While no book on an artist can possibly encapsulate their full oeuvre, Rebecca VanDiver noticed something about most of the scholarship on Loïs Mailou Jones. Almost always, only two of her major paintings were mentioned, and they were created almost three decades apart. Where, then, was the research on all the artwork Jones produced in between?
That premise guided the writing and research of VanDiver’s new book Designing a New Tradition: Loïs Mailou Jones and the Aesthetics of Blackness, published by Penn State University Press. An assistant professor of African American Art at Vanderbilt University, VanDiver largely organized the text around significant locations in Jones’s career: Washington DC, Paris, Haiti, and Africa (particularly West Africa). The book surveys decades of Jones’s work, from the 1920s to the 1990s. Inevitably, this covers major shifts in American history, including “cultural conceptions of blackness and associated definitions of what constitutes black art,” VanDiver writes in the introduction.
While VanDiver has plenty to cover about the artist’s contributions, her prose leaves room for a nuanced look at Jones’s upbringing. She acknowledges the financial privilege Jones had growing up in New England to an upper-middle class family (her mother had a cosmetology business and her father was a lawyer). When she started looking for studio art teaching positions, Jones initially bristled at the suggestion of considering schools in the South — in VanDiver words, the artist had her “own preconceived notions about the Southern black population.” But Jones’s journey to a new teaching job at the Palmer Memorial Institute (PMI) in North Carolina would start to open this worldview.
In 1930, Jones began a teaching career at Howard University. Even though she was there for nearly five decades, while producing her own art, scholars “have often relegated her to the middle or back of the pack,” VanDiver writes in the book’s introduction. In the artist’s archives, VanDiver found numerous letters in which Jones laid out her accomplishments at the university, hoping for a promotion. Yet she never got the career advancement she wanted.
“That is a story that really resonates with women today, still, in terms of the type of self promotion that we have to do in order to garner appreciation and recognition for the work that we’re doing,” VanDiver told Hyperallergic.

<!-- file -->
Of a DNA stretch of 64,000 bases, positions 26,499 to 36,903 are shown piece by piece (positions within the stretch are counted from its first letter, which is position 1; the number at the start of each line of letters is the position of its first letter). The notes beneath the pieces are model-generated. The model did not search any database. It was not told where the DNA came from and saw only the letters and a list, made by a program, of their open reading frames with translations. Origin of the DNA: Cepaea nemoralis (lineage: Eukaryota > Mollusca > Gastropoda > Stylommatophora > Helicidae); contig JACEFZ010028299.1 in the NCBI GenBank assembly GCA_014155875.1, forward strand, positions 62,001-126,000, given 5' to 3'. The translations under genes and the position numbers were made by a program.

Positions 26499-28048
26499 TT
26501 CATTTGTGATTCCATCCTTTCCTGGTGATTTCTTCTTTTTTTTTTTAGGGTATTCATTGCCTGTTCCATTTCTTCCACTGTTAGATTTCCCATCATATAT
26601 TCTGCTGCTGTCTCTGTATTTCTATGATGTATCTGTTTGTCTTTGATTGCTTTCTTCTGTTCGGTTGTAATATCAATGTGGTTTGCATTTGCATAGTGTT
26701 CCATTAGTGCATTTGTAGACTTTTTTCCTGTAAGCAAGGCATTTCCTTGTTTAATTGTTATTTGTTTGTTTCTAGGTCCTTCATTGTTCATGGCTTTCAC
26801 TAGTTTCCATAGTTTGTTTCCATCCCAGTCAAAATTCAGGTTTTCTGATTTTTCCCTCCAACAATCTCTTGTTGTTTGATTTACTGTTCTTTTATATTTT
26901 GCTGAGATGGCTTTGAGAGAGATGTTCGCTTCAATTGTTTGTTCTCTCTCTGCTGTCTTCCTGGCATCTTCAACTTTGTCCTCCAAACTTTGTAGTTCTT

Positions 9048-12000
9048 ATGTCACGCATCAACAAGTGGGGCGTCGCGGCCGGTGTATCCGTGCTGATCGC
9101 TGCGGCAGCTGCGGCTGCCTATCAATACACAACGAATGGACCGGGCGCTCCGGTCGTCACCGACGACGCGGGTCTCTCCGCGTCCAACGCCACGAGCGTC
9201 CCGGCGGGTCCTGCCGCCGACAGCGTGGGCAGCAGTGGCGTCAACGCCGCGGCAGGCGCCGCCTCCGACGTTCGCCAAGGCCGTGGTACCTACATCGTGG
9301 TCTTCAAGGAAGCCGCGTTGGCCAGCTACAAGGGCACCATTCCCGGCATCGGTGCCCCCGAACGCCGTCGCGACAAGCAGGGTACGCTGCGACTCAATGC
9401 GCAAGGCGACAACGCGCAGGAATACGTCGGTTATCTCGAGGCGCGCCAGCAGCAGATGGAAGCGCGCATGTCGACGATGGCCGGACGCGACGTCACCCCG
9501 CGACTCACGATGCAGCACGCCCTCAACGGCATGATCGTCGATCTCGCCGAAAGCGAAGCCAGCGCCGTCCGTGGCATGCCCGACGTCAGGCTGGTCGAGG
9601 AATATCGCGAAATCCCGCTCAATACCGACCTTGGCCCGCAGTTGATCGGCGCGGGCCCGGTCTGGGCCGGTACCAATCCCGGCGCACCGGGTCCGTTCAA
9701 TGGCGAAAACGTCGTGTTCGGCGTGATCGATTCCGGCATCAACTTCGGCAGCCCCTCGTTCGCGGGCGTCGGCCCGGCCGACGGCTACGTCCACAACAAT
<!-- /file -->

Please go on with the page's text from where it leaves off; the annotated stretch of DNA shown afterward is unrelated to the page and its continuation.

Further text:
Jones’s early career shows an interest in landscape painting and textile design. Around the 1930s, she also created illustrations, including work for the publishing house Carter G. Woodson, a cofounder of the Association for the Study of Negro Life and History (ASNLH). Her oil paintings during this decade show vibrant colors and intricate patterns (influenced by her textile background); she found inspiration in African culture and objects, an ongoing theme in her work. The 1938 “Les Fétiches,” one of the main pieces that VanDiver has noticed in scholarship about Jones, shows her ability to produce energetic and bold compositions, even while creating more traditional still lifes around the same time period. While in Haiti during the summer of 1954, VanDiver writes, Jones created around 30 paintings; she captured the landscape and female vendors around her. By the early 1960s, she was focused primarily on collage.
“Jones’s use of collage to interpret Haitian vernacular religious visual culture into high art was linked to actual cultural practices but also to her struggle to find a suitable visual language for her diasporic encounters,” VanDiver writes.
These are just a few of the conceptual explorations and shifts in medium that Jones undertakes. Yet her contributions remain overlooked in their true breadth, VanDiver argues. This, despite the fact that Jones also made history. While Jones is a “first” in many ways throughout the decades — Jones’s 1972 retrospective at the Museum of Fine Arts, Boston was “the first solo show given to an African American female artist at an American museum,” VanDiver writes — the book is more interested in analyzing her work in a manner worthy of any artist making an impact in the 20th century. Not just through her art, but also her scholarship and teaching.
For a casual art lover, the text might feel a little heady; for the academic, the book asks that Jones’s artwork not be divorced from the political changes during her career. Yet VanDiver hopes it can appeal to readers with other interests, as well. She told Hyperallergic, “That was really my hope, that it would be something that would appeal not only to art historians, but also to the more general reader who is interested in Black America — what it means to be Black in the 20th century, what it means to be Black in the 21st century.”
There’s a photo, which didn’t make it into the book, of Jones at the Corcoran Museum of Art in the early 1970s at a panel on women in the visual arts. VanDiver describes the event as “part of this institutional reckoning that happens in the 1970s, where you start to see major art institutions having to grapple with their sexism and the racism of the prior decades.” Jones is one of “maybe two or three Black women in the photo,” and she holds a microphone. The artist appears repeatedly in these major moments in US history, including “the exclusion of Black women in the feminist art movement of the 1970s,” VanDiver explains. After so many decades of being overlooked, Jones was ready to speak.
Designing a New Tradition: Loïs Mailou Jones and the Aesthetics of Blackness is published by Penn State University Press and is available online and in bookstores.
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